A driver assistance system that lacks ease of use not only causes driver frustration, but can also compromise the safety benefits of the system. consumer report.
Those baffled by driving assistance features may ignore them altogether.
“If it’s not fun to use in the car, if it’s beeping constantly, if it’s doing something unexpected or confusing, why are you doing it, how are you doing it?” Not only is it confusing, it can be annoying and frustrating if you don’t know,” said Kelly Funkhouser, Vehicle Engineering Manager at Consumer Reports’ Auto Test Center.
Consumer Reports published guidance on easy-to-use advanced driver assistance system controls and displays on December 13th. The design proposal is aimed at automakers and was inspired by their demand for data, he said, Funkhouser.
The 2021 Consumer Safety Agency surveyed 35,250 owners of 2015-22 model year vehicles. The research focuses on adaptive cruise control, blind spot warning, forward collision warning, automatic emergency braking, lane departure, lane keeping and lane center assist systems. Active driver assistance is also considered in this study. This is the simultaneous use of lane centering assistance and adaptive cruise control.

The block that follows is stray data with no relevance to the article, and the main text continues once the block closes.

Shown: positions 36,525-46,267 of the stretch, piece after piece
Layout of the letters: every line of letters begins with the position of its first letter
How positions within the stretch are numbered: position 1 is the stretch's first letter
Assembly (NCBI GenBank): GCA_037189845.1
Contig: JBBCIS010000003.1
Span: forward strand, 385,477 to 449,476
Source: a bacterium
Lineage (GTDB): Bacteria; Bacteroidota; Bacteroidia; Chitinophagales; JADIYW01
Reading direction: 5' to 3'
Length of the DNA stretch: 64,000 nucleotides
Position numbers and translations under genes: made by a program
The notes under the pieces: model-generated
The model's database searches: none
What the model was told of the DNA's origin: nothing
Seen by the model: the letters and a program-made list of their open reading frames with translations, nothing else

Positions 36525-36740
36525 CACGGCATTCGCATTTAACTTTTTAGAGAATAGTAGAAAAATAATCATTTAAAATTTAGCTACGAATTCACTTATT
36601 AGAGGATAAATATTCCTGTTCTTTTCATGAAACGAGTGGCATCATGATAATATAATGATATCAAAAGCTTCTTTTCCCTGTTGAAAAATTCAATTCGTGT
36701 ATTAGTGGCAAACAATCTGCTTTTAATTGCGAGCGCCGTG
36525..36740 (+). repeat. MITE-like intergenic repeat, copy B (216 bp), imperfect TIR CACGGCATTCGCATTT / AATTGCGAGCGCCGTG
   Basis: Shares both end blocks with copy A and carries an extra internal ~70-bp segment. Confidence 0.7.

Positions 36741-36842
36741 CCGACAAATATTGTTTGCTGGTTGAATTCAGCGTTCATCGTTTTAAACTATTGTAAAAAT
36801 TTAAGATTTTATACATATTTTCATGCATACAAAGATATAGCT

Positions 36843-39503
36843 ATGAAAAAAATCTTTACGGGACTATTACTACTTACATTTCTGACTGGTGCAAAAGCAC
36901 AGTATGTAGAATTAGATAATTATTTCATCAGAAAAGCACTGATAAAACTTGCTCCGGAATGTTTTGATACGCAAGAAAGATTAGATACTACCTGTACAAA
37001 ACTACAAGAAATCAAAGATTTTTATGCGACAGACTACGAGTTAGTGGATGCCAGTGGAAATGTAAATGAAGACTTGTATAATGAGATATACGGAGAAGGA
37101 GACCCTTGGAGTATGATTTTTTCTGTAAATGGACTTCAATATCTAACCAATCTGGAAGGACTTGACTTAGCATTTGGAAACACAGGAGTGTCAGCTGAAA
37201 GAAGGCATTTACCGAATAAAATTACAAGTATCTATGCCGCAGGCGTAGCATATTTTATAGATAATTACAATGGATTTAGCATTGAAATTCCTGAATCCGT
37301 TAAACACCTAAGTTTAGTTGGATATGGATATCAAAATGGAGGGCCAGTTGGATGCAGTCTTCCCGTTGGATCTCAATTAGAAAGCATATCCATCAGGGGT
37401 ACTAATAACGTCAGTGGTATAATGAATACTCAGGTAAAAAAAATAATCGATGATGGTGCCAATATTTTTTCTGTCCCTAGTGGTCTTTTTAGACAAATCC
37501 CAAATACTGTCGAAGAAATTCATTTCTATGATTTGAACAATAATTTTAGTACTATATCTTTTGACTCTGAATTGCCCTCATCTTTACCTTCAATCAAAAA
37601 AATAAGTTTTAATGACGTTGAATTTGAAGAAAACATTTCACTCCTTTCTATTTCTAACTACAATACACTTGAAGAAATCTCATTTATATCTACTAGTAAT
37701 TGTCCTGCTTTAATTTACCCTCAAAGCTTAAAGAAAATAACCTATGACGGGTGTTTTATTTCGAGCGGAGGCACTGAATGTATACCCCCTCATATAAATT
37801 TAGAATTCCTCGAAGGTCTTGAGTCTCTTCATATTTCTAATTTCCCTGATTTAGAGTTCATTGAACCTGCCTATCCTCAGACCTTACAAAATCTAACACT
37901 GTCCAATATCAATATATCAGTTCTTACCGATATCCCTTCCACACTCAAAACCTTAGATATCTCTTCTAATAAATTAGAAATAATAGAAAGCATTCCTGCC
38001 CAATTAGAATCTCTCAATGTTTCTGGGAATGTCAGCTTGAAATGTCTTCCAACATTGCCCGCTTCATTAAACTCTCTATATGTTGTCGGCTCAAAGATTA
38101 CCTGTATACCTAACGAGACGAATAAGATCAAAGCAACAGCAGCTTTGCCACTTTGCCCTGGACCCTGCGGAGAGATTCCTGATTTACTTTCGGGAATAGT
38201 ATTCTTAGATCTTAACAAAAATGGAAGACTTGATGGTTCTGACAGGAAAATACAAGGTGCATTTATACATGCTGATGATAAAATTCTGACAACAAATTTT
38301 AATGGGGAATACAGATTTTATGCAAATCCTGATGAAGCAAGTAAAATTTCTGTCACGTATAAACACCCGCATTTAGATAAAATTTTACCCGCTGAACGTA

Funkhauser said hard-to-use safety systems can hinder safe driving. Unexpected beeps and unfamiliar symbols can distract drivers. A bad experience can cause the driver to disable the system. “When people turn them off, any potential safety benefits that exist are lost,” she said.
A recent study by the U.S. Department of Transportation and automakers found that rear collisions were halved in vehicles equipped with automatic emergency braking and forward collision warning.
According to Consumer Reports guidelines, automakers should simplify and personalize the ADAS experience. System names should be consistent across vehicles, such as window stickers, manuals, vehicle displays, online and marketing tools. The system also needs to be personalized, such as the speed at which the lane keeping system intervenes or the acceleration or deceleration rate of the adaptive cruise control system.
The diversity of system names comes down to branding and marketing, Funkhouser said, adding that automakers want their systems to stand out among their competitors.
That’s why Consumer Reports and other safety advocates created the Clearing the Confusion initiative, which recommends a standardized list of names designed to help consumers understand safety systems. According to reports, there may be between 8 and 40 unique terms per system type.